Endothelial dysfunction (dysfunction of the endothelium, or the inner lining of the arteries), involves damage to the artery lining that triggers inflammation and the development of lesions characteristic of atherosclerosis, the accumulation of plaque buildup in the arteries. Endothelial dysfunction (ED) occurs very early and throughout the atherosclerotic process.

ED indicates an imbalance between endothelial damage and repair, which can be measured using two biomarkers: endothelial progenitor cells (EPCs) and endothelial microparticles (EMPs). EPCs are immature precursor cells that reflect artery repair and EMPs are small vesicles released from activated or damaged endothelial cells and reflect artery damage. EMPs are higher in individuals with metabolic syndrome, hypertension, and obesity, and lower amounts of EPCs are associated with cardiovascular risk factors.1,2,3

In a recent study published in the American Journal of Clinical Nutrition, researchers discovered that individuals with moderate cardiovascular risk who supplemented with 1.5 g of omega-3 EPA (900 mg) plus DHA (600 mg) or placebo for eight weeks had higher amounts of EPCs and lower amounts of EMPs, suggesting an increased ability for endothelial repair and protection against artery damage.

While vascular function tests did not show improvement nor was there an effect on circulating concentrations of nitric oxide or inflammatory markers, more studies are needed to replicate the study and to determine optimal dosage and length of treatment. Additionally, individuals at higher risk for cardiovascular disease who might show a stronger vascular response should be studied. And, as I always mention, testing red blood cell membrane levels of omega-3 fatty acids is imperative when studying omega-3s to determine how much the omega-3 fats are increased within the body’s tissues, where they are needed.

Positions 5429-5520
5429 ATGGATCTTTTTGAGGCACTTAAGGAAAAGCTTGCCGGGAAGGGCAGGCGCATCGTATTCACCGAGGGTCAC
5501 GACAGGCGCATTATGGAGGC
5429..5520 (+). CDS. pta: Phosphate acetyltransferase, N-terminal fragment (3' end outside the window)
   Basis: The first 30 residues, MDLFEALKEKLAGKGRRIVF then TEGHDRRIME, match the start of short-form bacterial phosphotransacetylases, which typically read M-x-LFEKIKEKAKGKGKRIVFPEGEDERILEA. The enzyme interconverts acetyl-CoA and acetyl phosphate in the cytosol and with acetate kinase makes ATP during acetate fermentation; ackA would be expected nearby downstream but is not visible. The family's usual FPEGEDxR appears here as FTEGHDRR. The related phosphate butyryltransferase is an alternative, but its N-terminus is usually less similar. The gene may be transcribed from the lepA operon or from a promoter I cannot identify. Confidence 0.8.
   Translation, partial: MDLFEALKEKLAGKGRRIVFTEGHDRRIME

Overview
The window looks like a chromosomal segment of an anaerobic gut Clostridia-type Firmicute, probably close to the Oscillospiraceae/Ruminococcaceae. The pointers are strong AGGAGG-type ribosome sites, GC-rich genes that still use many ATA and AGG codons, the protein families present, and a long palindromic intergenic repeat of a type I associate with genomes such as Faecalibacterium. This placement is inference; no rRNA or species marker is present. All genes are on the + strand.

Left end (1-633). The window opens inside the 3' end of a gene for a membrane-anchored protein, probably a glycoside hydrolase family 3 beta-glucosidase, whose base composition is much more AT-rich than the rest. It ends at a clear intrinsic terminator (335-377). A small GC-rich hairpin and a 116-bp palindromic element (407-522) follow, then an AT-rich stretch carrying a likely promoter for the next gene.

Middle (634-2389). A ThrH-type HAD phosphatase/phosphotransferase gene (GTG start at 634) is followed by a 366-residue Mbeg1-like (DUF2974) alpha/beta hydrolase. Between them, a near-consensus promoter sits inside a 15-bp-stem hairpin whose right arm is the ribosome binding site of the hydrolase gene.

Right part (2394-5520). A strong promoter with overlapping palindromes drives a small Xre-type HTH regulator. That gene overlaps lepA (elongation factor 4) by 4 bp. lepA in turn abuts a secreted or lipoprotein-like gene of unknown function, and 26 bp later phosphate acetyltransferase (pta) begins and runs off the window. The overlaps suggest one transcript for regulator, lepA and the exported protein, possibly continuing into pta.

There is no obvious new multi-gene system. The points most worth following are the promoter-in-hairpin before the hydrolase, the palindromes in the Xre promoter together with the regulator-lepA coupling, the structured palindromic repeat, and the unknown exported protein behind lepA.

Previous studies have found a beneficial effect of omega-3s on endothelial function.4,5 This current study helps explain just how these beneficial effects might occur, and helps to strengthen the evidence that omega-3 fats are crucial for heart health.


  1. Nozaki T, Suqiyama S, Koga H, et al., “Significance of a multiple biomarkers strategy including endothelial dysfunction to improve risk stratification for cardiovascular events in patients at high risk for coronary heart disease.” J Am Coll Cardiol. 2009 Aug 11;54(7):601-8.
  2. Kunz GA, Liang G, Cuculi F, et al., “Circulating endothelial progenitor cells predict coronary artery disease severity.” Am Heart J. 2006 Jul;152(1):190-5.
  3. Werner N, Kosiol S, Schiegl T, et al., “Circulating endothelial progenitor cells and cardiovascular outcomes.” N Engl J Med. 2005 Sep 8;353(10):999-1007.
  4. Egert S and Stehle P, “Impact of n-3 fatty acids on endothelial function: results from human interventions studies.” Curr Opin Clin Nutr Metab Care. 2011 Mar;14(2):121-31.
  5. Wang Q, Liang X, Wang L, et al., “Effect of omega-3 fatty acids supplementation on endothelial function: a meta-analysis of randomized controlled trials.” Atherosclerosis. 2012 Apr;221(2):536-43.